Schwartz named as founding chair of Department of Population Health

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News Article

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School of Medicine & Health Sciences


GRAND FORKS, N.D.—Gary G. Schwartz, Ph.D., M.P.H., Ph.D., has been named the founding chair of the Department of Population Health at the University of North Dakota School of Medicine and Health Sciences. He is a scientist and educator who is recognized internationally for his research on prostate cancer and on vitamin D. Since 1999, Schwartz was scientific director of the Prostate Cancer Center of Excellence at Wake Forest University School of Medicine in Winston-Salem, N.C., a National Cancer Institute–designated Comprehensive Cancer Center. At Wake Forest, Schwartz was an associate professor in the Departments of Cancer Biology, of Urology, and of Epidemiology and Prevention.

At the UND SMHS, Schwartz will work collaboratively with faculty and institutional leaders to found the Department of Population Health and to develop and provide oversight of the department's programs in education, research, training, and service. As chair, he will work with the SMHS’s key leaders in helping to shape a population-based approach to health care delivery to North Dakotans.

Reducing the disease burden of North Dakotans is an integral goal of the Healthcare Workforce Initiative developed by the UND School of Medicine and Health Sciences through its Legislature-appointed Advisory Council. The HWI identified a strategy of focusing on population health to positively influence the health of North Dakotans. The new Department of Population Health was established with the help of a generous appropriation by the 63rd North Dakota Legislative Assembly.

The department will provide the academic home for faculty who conduct research on the determinants of health and disease in populations, provide education and training in public health and related disciplines to students and faculty, and develop collaborative relationships with researchers, clinicians, communities and institutions to improve the understanding of health and to inform policy and practice.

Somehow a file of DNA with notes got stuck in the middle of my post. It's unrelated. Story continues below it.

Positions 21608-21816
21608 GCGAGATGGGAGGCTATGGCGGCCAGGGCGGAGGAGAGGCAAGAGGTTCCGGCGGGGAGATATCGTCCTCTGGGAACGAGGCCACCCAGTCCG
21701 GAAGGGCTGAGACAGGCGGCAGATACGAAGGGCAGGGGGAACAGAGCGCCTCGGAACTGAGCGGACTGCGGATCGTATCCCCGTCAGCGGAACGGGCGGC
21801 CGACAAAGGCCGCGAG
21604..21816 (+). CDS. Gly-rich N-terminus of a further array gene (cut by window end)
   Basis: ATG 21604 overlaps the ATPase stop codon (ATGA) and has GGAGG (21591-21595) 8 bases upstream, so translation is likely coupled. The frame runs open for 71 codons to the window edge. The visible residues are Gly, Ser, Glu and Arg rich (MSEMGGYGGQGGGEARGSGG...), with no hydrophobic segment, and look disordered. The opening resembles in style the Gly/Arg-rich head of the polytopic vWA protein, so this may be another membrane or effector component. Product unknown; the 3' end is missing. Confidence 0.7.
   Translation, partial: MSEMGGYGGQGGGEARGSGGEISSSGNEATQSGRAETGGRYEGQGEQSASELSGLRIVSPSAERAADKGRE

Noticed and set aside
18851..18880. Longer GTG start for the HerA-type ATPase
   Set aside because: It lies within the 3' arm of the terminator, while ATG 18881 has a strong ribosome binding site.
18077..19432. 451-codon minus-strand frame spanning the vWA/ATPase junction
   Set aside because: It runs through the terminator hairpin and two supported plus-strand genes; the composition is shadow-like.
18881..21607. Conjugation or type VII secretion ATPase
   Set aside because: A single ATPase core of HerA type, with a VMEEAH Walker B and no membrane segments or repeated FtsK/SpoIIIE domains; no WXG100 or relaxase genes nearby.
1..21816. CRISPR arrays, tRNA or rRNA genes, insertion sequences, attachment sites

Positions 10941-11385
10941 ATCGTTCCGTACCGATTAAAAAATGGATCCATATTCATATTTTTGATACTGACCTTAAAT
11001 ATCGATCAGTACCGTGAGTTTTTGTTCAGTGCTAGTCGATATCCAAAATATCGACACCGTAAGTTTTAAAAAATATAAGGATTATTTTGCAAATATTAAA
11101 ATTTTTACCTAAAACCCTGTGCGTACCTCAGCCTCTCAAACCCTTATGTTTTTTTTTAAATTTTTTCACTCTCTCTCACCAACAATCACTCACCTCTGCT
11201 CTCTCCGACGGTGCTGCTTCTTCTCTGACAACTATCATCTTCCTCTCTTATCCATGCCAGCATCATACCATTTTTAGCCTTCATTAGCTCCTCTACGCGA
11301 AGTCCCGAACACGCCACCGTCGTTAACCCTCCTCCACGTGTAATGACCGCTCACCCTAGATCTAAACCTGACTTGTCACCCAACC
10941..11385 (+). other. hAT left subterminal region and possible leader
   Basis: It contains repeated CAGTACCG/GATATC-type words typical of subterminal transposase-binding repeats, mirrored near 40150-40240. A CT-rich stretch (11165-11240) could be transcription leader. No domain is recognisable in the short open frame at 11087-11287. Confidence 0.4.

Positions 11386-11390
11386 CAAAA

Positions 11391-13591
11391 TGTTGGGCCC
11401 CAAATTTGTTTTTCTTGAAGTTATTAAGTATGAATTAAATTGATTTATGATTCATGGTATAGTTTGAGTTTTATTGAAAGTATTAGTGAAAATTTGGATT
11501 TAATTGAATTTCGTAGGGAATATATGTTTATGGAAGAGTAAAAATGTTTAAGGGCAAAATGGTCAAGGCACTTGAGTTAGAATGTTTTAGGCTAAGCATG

Schwartz will begin work as chair on May 1, 2015.

“The School has had a long-term interest in population health, especially through our Centers for Rural Health and Health Promotion and Prevention Research, and the newly instituted Master of Public Health Program. But the faculty members in these units haven’t had a common academic home dedicated to population health,” said Joshua Wynne, M.D., M.B.A., M.P.H., UND vice president for health affairs and dean of the UND School of Medicine and Health Sciences. “Now they will, with a department chair who has dedicated his career to improving health through population-based approaches. I’m thrilled that Dr. Schwartz will be joining us soon.”

“It’s an honor to contribute to the growth of this new department,” Schwartz said. “Working to understand and to improve population health for North Dakotans is a wonderful mandate. I’m delighted to join the talent already assembled at UND and look forward to harnessing the department’s best efforts for the School of Medicine and Health Sciences and the state.”

Schwartz earned a Ph.D. in Biological Psychology at the Downstate Medical Center of the State University of New York. He completed a Postdoctoral Fellowship in Cancer Epidemiology at the University of North Carolina at Chapel Hill, where he earned a Master of Public Health and a Ph.D. in Epidemiology. Much of Schwartz’s research has focused on the epidemiology of prostate cancer, particularly the roles played by vitamin D and calcium and how these factors can be manipulated to develop preventive and therapeutic strategies. He has received research support from the National Institutes of Health’s National Cancer Institute—the primary federal agency supporting cancer research—the American Cancer Society, and other private sources. He was recently the principal investigator for a grant from Golfers Against Cancer for a Phase II clinical trial of lowering calcium in blood as a treatment for recurrent prostate cancer.

Schwartz serves as a reviewer for the NIH and private foundations and serves on the editorial boards of the journals Future Oncology and Translational Biomedicine. He is the author of more than 100 peer-reviewed articles and book chapters and is an inventor on several patents for biomarkers for the early detection of cancers of the pancreas, the prostate, and the ovary.